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Last week I wrote an article about love in the time of algorithms, which discussed the different online dating approaches of two single people.
So what is the difference in response between Amy and Chris’ stories?
To answer this, we need to look in more detail at what they did and break it down. While the math she used seems kind of elementary compared to Chris’, it is a story told directly and in a warm way.
His story is written by a blogger and brings out the bad and impersonal side of math and numbers.
Chris also had put aside his research and slept in his cubicle, while he worked late nights on algorithms and programming his method.
Then he went on to meet 87 different women on dates until he found his match. His persistence paid off!
Some of the typical comments to his story were:
The problem facing Chris and other singles can be analyzed by considering two opposite cases: either not being able to find someone (I call this the “pickiness problem,” even though it isn’t) and the not being able to choose from among the many (the “abundance problem”).
For dealing with the abundance problem, one can apply the famous “secretary problem,” now probably more appropriately called the “admin problem.”
This was first proposed more than 50 years ago and states if you can only interview a certain number of candidates for the admin position, how do you know when to pick one?
Let’s say you have interviewed four candidates and it is getting late in the day. Should you interview 10 more or keep going further?
When one turns to math, there is actually an elegant solution to this dilemma. Let’s say you have time to interview only 10 candidates. You should chose the first one that’s better than the first three.
In math language, this looks like: choose the first one after N/e, where N is the number of candidates you can interview and e is the base of the natural logarithm.
Yes, it’s elegant and that’s what G.H. Hardy would say. Australian mathematician Clio Cresswell has applied this further to the “12 bonk rule.” Need I not explain what that means.
“Perhaps let the smart math geeks
compete to find the best algorithm.”
The major dating sites have recommended matches as a key feature, but for sites like eHarmony and OkCupid, their matching algorithm is their main feature.
Members answer questions, and then based on these answers, a set of recommended matches is provided.
These sites should be able to make this work because they can check if their system is working by measuring the response of their users, such as how long they spend looking at their recommended matches or if they click on their profiles and message them.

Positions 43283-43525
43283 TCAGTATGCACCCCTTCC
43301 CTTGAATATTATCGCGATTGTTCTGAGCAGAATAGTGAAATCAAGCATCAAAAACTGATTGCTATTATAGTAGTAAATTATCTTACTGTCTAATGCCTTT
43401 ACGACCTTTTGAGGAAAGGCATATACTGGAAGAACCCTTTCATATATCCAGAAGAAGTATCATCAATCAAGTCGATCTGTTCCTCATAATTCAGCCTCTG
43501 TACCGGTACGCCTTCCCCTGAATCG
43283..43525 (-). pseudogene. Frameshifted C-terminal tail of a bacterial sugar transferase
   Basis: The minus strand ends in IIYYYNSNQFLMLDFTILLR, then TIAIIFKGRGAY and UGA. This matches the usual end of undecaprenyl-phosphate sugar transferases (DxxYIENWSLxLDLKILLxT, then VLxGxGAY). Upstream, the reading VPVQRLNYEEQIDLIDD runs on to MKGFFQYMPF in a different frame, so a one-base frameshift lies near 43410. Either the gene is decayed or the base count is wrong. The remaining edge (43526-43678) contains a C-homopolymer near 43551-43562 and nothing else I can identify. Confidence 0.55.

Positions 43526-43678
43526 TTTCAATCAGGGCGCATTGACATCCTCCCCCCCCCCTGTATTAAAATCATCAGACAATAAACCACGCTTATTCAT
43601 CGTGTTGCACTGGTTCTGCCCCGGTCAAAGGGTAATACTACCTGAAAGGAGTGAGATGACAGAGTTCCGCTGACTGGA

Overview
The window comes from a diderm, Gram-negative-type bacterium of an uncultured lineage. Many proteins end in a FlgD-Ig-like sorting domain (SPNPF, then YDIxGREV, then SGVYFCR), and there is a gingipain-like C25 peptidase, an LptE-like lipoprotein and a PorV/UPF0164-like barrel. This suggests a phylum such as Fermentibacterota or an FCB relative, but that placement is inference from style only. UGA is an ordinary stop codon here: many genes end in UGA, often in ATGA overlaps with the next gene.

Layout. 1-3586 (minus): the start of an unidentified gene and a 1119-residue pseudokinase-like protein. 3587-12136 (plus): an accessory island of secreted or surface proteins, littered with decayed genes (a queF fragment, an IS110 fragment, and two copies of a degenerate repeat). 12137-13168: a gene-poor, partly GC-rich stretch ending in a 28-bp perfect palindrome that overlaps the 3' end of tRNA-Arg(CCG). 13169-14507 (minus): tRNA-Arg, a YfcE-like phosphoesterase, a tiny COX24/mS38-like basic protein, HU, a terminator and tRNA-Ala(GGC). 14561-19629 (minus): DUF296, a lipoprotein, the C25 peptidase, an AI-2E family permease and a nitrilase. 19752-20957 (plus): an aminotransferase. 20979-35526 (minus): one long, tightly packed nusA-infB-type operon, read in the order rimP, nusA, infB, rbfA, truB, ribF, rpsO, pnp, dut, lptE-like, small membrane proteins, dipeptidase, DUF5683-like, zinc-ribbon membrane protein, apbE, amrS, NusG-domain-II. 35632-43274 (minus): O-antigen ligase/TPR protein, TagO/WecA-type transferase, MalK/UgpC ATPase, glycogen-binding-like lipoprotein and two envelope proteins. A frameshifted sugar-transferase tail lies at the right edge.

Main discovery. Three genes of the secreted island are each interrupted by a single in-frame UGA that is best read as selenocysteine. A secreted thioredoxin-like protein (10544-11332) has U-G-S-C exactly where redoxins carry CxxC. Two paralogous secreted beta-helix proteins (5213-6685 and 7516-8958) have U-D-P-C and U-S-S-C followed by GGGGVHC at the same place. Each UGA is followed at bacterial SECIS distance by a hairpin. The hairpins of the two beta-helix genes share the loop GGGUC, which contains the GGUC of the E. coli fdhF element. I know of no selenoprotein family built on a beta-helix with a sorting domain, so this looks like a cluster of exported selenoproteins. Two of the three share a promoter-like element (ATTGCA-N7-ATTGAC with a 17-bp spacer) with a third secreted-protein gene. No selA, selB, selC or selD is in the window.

They can use A/B testing in which different variations of an algorithm can be tested and the best one chosen. With millions of data points, these algorithms should be perfect!
But most of the people I know who have used dating sites are quite skeptical.
According to Eastwick and Winkel, researchers at Northwestern University, the real issue is the algorithm only relies on its input data, but this fails because most people don’t characterize themselves in a logical and accurate way. Their data is just superficial.
Another possible issue is people are complicated and there are just too many things to account for.
In making a mathematical model, there is the so-called “curse of dimensionality.”
As suggested to me by mathematician Jonathan Farley, if you have too many different fields, “who is close to whom?” becomes a question with no useful answer.
So the math problems are really hard, and then online dating by its nature does not capture the person in 3-D – real people hormones and smell and the need to be looked in the eyes.
Who you meet in physical contact so the wind can blow between may be quite different from an online profile.
The online dating sites and their algorithms are useful for narrowing scope and finding exactly what one wants. Simplification in a complex world! Both Amy and Chris did this, and it worked for them.
Online dating sites are still changing, and new ones like Tinder are changing the landscape.
Perhaps let the smart math geeks compete to find the best algorithm, like giving sample data in an open environment as with the Netflix prize, which was for recommending the perfect movies to their customers.
Then Chris McKinlay and other math geeks could apply their math skills to create the best algorithm for all singles!
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